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Charleston Gray

February 7, 2016

Applying fungicide to Charleston Gray

 

What do you do when there is nothing you can do?

Last September my son became interested in watermelon. A fellow student had given him some improved Charleston Gray seeds and we calculated conservatively that he could make $1,500USD if he planted all of them.

We worked out a business plan. He needed two shovels and two watering cans (check – I already had them). He needed wood ash to neutralize the pH (check – free from the cafeteria). Aside from his time, our only cost was a truckload of cow manure he arranged to bring from Charles Taylor’s old farm ($50). I told him to use the field behind my house and in October he started brushing. He even climbed the trees, trimming them with his machete so they wouldn’t cast shadows.

By early November he was ready to plant. He brought his roommates and together they sowed about four hundred seeds. A week later barely a hundred had germinated. In their enthusiasm his friends, not agriculturists, had planted the seeds too deep. So he went back and planted almost everything he had left.

He watered religiously every other day in what became a sort of two-hour ritual. At first they hauled water on their heads from the pipe behind my house then, when the campus water went off for a week, he dug a well in the swamp. (Yes, he dug a well.)

The vines started racing across the field and the first few melons started appearing. He was elated and proud, bringing his friends after class to see the progress. Then the watermelon I had planted in my small garden became infested with bugs. I warned him to keep a careful watch and taught him how to spray pesticide. Then, one by one, my vines stopped growing and just… died. I thought that I’d mixed the pesticide too strong or that I hadn’t applied enough fertilizer.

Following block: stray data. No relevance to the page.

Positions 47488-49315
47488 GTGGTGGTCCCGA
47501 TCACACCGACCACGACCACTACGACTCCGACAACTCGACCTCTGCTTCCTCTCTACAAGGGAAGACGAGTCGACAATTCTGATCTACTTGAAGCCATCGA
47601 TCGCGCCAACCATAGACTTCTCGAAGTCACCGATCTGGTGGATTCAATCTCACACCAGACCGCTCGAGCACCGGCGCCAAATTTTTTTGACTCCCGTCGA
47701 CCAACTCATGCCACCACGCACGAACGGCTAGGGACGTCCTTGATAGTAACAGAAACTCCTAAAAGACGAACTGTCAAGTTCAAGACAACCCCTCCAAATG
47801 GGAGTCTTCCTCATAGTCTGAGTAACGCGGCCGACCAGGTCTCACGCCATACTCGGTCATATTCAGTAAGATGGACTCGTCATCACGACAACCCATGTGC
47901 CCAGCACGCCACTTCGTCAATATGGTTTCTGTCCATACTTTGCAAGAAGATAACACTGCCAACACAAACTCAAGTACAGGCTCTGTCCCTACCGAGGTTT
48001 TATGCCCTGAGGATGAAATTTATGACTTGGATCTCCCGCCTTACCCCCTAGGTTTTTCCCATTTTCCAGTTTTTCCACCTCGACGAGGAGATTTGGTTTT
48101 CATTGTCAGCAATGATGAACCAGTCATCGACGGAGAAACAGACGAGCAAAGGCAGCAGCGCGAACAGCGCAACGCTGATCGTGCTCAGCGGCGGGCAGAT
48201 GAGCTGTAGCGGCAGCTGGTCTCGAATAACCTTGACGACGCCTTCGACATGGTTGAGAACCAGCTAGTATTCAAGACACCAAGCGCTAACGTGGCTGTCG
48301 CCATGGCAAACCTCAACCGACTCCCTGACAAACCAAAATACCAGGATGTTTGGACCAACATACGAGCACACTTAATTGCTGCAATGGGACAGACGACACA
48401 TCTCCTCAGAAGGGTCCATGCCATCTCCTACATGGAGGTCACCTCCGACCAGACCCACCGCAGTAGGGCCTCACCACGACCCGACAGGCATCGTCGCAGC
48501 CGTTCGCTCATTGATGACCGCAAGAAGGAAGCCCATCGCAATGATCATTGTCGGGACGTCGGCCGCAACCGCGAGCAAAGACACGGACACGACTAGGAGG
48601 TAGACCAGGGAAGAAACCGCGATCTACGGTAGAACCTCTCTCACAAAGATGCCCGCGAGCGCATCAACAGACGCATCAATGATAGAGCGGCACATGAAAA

Then his started dying too.

“Sis RB,” he said one evening, “I’m really worried. Something is wrong.” He had been telling me about yellow leaves but I didn’t take him too seriously. I told him to google it or to talk to his pest management professor. (He didn’t do either.) I’d seen a few yellow leaves on his plants but it didn’t seem to be caused by bugs so I thought they might just be sunburned. “Maybe you need more nitrogen?” I offered.

But that evening his face told me it was something else. I walked back to his field and he was right. Something was really wrong. The same thing that had happened to my small garden was happening to him. Leaves were turning yellow then one day the plant was just… dead.

I searched extension sites late into the night and discovered nothing encouraging. Our soil was infested with a nasty type of wilt that was attacking the roots and destroying the plants’ vascular system. “Treatment: None. Outcome: Total collapse of crop.” The most encouraging advice was to grow a variety bred to be resistant—how are we going to get that here?

I didn’t know how to tell him… except to tell him. The next morning I called him over to my desk and showed him some of the pictures. “That’s it!” he exclaimed excitedly. “Now what do we do?”

I just shook my head. Total collapse of crop.